No, We Are Not All Missionaries

I heard it again last week. In chapel from the platform during a missions convention of a great Christian University. “We are all missionaries.” Really? 

No. Not really. The concept that we are all missionaries is not just a myth. It is a lie.

Yes, all believers are called to share the gospel with their neighbors, friends, family—anyone within their relational sphere of influence. We are salt and light. We are called to do the work of evangelism. Even if almost 50% of Christian millennials today think sharing their faith with a non-believing person is wrong,[1]evangelism still is a vital part of following Jesus. At least Jesus said it is supposed to be.Jesus gave His life to demonstrate His love, we must at least be willing to open our mouths. 

We hear the phrase, “we are all missionaries,” but why don’t we commonly hear the phrase, “You are all evangelists?” or Why do people not say, “We are all pastors?” How about, “We are all prophets?” We can do the work of an evangelist as Paul exhorted Timothy to do. We can all pastor or shepherd our family. We can learn to speak for God and to share encouraging words with others. But, are all Christians evangelists, pastors, and prophets? No. And most Christians would easily agree to this. 

The office and the function of pastoring are two different things. There is a big difference between shepherding my family and pastoring a church, especially a large one. Similarly, sharing your faith does not mean you are an evangelist—it means you are doing the work of evangelism at a specific time and place. In the same way, speaking words for God does not make someone a prophet; it means he or she is speaking prophetically at a given time and place. So all Christians should evangelize, pastor, and prophesy, but not all Christians can or should be called evangelists, pastors, and prophets. The role of missionary is no different. Every Christian is called to share Christ, but not all are called to share Christ and make disciples cross-culturally.

Why does this matter? If we motivate some believers to be “better Christians” by calling them missionaries, what is the big deal?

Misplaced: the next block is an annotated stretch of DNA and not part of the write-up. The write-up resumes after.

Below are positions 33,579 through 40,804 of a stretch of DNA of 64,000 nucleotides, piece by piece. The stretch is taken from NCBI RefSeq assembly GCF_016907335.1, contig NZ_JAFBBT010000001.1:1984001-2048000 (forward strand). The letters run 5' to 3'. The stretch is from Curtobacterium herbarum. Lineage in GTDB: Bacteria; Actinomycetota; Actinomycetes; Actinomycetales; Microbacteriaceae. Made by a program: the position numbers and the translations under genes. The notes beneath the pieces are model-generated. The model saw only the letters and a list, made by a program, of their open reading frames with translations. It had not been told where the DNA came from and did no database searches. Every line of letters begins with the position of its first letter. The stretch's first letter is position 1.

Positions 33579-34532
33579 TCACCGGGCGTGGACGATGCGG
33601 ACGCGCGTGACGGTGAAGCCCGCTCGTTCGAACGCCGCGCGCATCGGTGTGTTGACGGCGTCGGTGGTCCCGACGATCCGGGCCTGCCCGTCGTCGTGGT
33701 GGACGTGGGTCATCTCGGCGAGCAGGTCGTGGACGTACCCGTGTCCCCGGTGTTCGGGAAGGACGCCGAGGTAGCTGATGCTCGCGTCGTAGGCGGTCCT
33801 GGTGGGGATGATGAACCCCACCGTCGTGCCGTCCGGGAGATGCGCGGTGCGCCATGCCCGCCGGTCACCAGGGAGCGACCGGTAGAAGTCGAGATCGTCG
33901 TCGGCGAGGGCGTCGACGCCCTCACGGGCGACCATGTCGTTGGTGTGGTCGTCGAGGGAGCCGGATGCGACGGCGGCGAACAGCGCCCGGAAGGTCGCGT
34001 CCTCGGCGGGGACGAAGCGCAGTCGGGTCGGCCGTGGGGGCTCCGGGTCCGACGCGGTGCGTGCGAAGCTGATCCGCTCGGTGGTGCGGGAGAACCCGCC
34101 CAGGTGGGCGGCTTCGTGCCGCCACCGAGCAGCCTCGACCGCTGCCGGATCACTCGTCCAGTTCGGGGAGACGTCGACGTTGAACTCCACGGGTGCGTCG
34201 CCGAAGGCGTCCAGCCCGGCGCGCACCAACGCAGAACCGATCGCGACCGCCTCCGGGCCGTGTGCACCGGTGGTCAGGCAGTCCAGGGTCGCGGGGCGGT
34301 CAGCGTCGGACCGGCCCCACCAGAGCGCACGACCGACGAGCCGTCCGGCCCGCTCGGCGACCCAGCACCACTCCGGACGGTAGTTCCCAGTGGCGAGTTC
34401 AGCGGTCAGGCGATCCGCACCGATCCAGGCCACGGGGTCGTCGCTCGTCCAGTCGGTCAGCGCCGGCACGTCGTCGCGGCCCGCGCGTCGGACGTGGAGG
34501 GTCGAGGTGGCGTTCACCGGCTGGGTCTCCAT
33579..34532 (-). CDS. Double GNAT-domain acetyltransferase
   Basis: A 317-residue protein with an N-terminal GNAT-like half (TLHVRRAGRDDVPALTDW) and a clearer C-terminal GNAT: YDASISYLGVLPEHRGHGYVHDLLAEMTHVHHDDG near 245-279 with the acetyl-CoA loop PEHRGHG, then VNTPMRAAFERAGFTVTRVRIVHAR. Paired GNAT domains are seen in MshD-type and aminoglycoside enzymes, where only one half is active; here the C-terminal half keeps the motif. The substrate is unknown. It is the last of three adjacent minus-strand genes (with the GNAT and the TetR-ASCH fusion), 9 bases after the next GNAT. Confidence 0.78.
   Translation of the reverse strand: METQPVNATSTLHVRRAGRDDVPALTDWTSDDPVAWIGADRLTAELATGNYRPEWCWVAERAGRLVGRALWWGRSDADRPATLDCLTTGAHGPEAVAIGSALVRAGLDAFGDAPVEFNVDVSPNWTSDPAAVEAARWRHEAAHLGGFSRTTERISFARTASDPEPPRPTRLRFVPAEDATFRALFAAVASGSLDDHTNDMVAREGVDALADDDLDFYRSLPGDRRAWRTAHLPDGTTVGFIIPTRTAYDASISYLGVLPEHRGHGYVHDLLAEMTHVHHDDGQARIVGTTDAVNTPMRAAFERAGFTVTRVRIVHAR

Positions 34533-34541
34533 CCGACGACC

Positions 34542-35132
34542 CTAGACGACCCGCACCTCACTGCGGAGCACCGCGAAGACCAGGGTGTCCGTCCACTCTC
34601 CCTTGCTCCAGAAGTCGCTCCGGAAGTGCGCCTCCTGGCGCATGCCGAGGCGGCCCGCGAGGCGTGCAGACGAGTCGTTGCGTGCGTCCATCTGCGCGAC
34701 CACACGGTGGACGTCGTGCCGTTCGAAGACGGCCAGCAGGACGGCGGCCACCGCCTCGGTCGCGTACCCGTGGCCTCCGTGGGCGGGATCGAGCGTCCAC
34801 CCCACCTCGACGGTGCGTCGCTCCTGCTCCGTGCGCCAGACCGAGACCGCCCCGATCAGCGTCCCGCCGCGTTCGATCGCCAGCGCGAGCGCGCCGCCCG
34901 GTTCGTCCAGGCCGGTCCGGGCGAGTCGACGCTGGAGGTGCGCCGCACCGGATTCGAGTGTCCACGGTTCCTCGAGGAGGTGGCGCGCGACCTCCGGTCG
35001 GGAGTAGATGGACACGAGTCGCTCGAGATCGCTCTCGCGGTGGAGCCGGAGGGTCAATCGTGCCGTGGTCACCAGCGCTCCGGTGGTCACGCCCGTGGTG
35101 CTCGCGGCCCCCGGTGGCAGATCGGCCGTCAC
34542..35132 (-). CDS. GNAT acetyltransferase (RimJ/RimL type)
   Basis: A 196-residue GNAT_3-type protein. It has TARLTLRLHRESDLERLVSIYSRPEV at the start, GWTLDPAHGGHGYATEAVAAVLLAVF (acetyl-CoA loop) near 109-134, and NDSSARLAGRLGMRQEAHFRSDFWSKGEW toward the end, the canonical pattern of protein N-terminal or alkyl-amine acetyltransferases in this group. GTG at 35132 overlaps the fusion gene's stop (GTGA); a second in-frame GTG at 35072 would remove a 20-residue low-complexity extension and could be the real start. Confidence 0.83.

Do we call every Christian a doctor? Of course not. And why not? Every good parent has put a band-aid on their child or given them cold medicine. Who has not diagnosed a fever? As ridiculous as it sounds—calling everyone a doctor—what would happen if that actually happened? What if everyone believed they were a doctor and that they did not need special training or knowledge to function as such? Would there be treatments for most of the illnesses in the world today? Would there be people able to perform those treatments? Would there be billions of dollars invested in research for cures and medical facilities?  I do not believe so. . .  

If everyone is a missionary, then there is no need to get training for the same. Far worse, few (if any) missionaries would see the need to leave their current location to share the gospel. Why go to the trouble of traveling to a location different than your hometown, if everyone is already serving as a missionary where they are? Serving as missionaries among their family and friends is difficult enough as it is.  

If everyone is a missionary, why travel to far-off isolated locations? It’s expensive. 

If everyone is a missionary, why learn new languages? Just speak to those around you.

If everyone is a missionary, why wear unusual clothing or eat different foods? It’s much more comfortable to wear western clothes and eat comfort food.   

The concept of everyone being a missionary is great for everyone, except those who do not live in our neighborhoods or those who do not speak our language or who do not belong to the same social groups as we belong.

If everyone is a missionary, life is good for everyone who is like us! The abundant life of Christ is given only to everyone who is like us. 

If everyone is a missionary, those around us get to hear the Gospel over and over again (at least they should be hearing it over and over!). But if everyone is a missionary, those not around us, those is other countries and people groups isolated from the gospel NEVER get a chance to experience Jesus and the hope He gives. 

No, everyone is not a missionary. We need to find better ways to motivate and encourage believers than lying to them. Those who have no access to God’s life also desperately need missionaries to do the hard work of bringing His love across cultures to them. The gospel will never get preached to all nations[2]if believers swallow the lie that everyone is a missionary. 

 

 

 

 

 

 

 

  


[1]https://www.barna.com/research/millennials-oppose-evangelism/

[2]Matthew 24:14

Nick Robertson